Gavel on keyboard showing the reveal of lax security protections from Equifax lawsuit
Equifax Lawsuit Reveals Embarrassingly Lax Security Protections by Nicole Lindsey

Equifax Lawsuit Reveals Embarrassingly Lax Security Protections

In 2017, the Equifax data breach affecting over 147 million people in the United States, Canada and UK quickly made history as the first-ever “mega-breach.” Two years later, it still ranks as one of the worst data breach violations in history. Unfortunately, as the details of a new Equifax lawsuit reveal, there is a very strong likelihood the entire data breach could have been avoided in the first place if the company had adopted even the most basic security protocols.

Equifax uses “admin” as both a username and password

There is perhaps no better example of just how egregious the security flaws at Equifax were than the fact that the company used “admin” as both a username and password on a portal used to manage customer credit disputes. As anyone familiar with IT security knows, “admin” is a typical default password that is incredibly easy for hackers to guess. In fact, the default “admin” username/password combo is so well known and so often exploited that the class action lawsuit brought against Equifax alleges that this embarrassing security flaw was “a surefire way to get hacked.”

And it gets worse than that, because Equifax, which handles both credit monitoring and credit reporting, didn’t even bother to encrypt a vast trove of personal data. It turns out that Equifax was storing unencrypted user data on a public-facing server. Moreover, Equifax did not encrypt any of its mobile apps. In fact, even when Equifax did encrypt its trove of personal information, it left the encryption keys on the same public-facing servers. This would be equivalent to locking the front door of your home, but leaving the house keys in plain sight right on the front step.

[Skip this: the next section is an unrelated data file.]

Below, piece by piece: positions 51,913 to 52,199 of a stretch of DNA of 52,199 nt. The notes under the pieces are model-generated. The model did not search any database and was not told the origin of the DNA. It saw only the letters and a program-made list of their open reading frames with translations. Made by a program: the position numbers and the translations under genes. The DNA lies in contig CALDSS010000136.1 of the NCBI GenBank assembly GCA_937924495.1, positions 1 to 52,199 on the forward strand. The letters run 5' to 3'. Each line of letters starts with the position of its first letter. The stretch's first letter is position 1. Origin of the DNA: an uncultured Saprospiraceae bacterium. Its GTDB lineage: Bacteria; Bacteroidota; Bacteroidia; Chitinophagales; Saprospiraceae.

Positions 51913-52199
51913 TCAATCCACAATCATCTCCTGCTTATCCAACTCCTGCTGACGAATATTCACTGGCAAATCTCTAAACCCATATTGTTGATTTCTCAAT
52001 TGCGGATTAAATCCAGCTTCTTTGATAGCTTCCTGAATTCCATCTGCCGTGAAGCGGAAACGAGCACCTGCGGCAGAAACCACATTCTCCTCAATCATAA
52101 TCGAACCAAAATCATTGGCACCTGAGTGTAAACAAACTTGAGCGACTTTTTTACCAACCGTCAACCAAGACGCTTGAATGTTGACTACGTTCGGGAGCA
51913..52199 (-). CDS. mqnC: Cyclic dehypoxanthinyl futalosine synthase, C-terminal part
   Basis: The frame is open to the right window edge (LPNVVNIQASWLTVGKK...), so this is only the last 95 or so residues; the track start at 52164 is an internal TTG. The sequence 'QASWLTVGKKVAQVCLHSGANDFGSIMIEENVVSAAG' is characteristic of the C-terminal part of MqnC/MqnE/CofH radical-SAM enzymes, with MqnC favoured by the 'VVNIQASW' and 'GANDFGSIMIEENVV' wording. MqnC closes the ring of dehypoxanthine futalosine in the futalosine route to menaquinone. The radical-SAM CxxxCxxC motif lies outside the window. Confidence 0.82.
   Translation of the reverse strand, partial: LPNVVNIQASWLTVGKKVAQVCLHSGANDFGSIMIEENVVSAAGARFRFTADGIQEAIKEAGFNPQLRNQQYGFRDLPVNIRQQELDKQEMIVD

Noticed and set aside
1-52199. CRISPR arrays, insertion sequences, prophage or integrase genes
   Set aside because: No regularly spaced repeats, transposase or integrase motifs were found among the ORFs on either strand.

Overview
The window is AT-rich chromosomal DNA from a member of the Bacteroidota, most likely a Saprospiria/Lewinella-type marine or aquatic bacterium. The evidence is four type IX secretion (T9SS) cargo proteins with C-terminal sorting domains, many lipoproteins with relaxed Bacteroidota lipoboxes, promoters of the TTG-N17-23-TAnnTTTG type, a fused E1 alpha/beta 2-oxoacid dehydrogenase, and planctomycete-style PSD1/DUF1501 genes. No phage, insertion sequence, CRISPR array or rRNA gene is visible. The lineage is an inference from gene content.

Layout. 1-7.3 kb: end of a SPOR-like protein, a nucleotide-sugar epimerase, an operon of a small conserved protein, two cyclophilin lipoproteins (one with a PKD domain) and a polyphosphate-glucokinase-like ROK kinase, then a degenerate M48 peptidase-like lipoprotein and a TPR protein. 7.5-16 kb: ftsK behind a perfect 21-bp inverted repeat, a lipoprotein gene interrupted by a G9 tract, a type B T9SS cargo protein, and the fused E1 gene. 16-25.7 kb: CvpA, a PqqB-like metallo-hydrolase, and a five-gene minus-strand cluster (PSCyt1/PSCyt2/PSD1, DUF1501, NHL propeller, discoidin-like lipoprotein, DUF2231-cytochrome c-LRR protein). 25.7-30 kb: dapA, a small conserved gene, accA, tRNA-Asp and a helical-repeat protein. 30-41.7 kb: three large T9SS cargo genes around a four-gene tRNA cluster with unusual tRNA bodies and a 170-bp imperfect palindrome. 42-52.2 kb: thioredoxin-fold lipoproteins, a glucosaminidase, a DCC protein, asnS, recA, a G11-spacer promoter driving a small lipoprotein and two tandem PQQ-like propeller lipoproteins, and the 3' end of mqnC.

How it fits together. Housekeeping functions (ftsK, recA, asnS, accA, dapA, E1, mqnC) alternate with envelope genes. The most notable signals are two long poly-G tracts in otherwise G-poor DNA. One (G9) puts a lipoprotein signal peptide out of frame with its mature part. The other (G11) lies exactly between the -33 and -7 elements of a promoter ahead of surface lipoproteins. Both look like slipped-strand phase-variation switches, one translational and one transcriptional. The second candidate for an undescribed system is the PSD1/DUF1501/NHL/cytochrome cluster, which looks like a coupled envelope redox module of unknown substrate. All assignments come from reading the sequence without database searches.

As details of the Equifax lawsuit get publicized, it appears as though there was a systemic breakdown in the company’s security practices – something that is all the more puzzling given the very fact that Equifax is in the data business, and that its entire business model is based on the collection, sharing and analysis of data. Surely, the plaintiffs in the Equifax lawsuit allege, the company could have at least been encrypting user data and taking basic steps to secure sensitive personal information?

Implications of the Equifax lawsuit for other companies

What is most striking about the Equifax lawsuit is that it is a class action suit that aggregates the claims of 373 other lawsuits, all of them brought by shareholders of the company. In other words, the new Equifax lawsuit, filed in the U.S. District Court for the Northern District of Georgia (Atlanta Division), is really a rebellion of angry shareholders. This group alleges the company did not adequately disclose risks or security practices. The implication is that the shareholders would have dumped their shares in the company if they had known how risky and unsafe their investment in Equifax was. In short, they are implying that Equifax could be guilty of securities fraud.

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This shareholder rebellion is indicative of the fact that cybersecurity practices are now becoming a much more visible part of the investment due diligence process. In the past, investors might have skipped over the cyber risks posed by a company, but not anymore. They will be taking a much closer look at the security practices of companies before they invest – and they will also expect company management to take the same care and consideration before they undertake a merger or acquisition. They will also expect companies to have best-in-class internal security practices in place.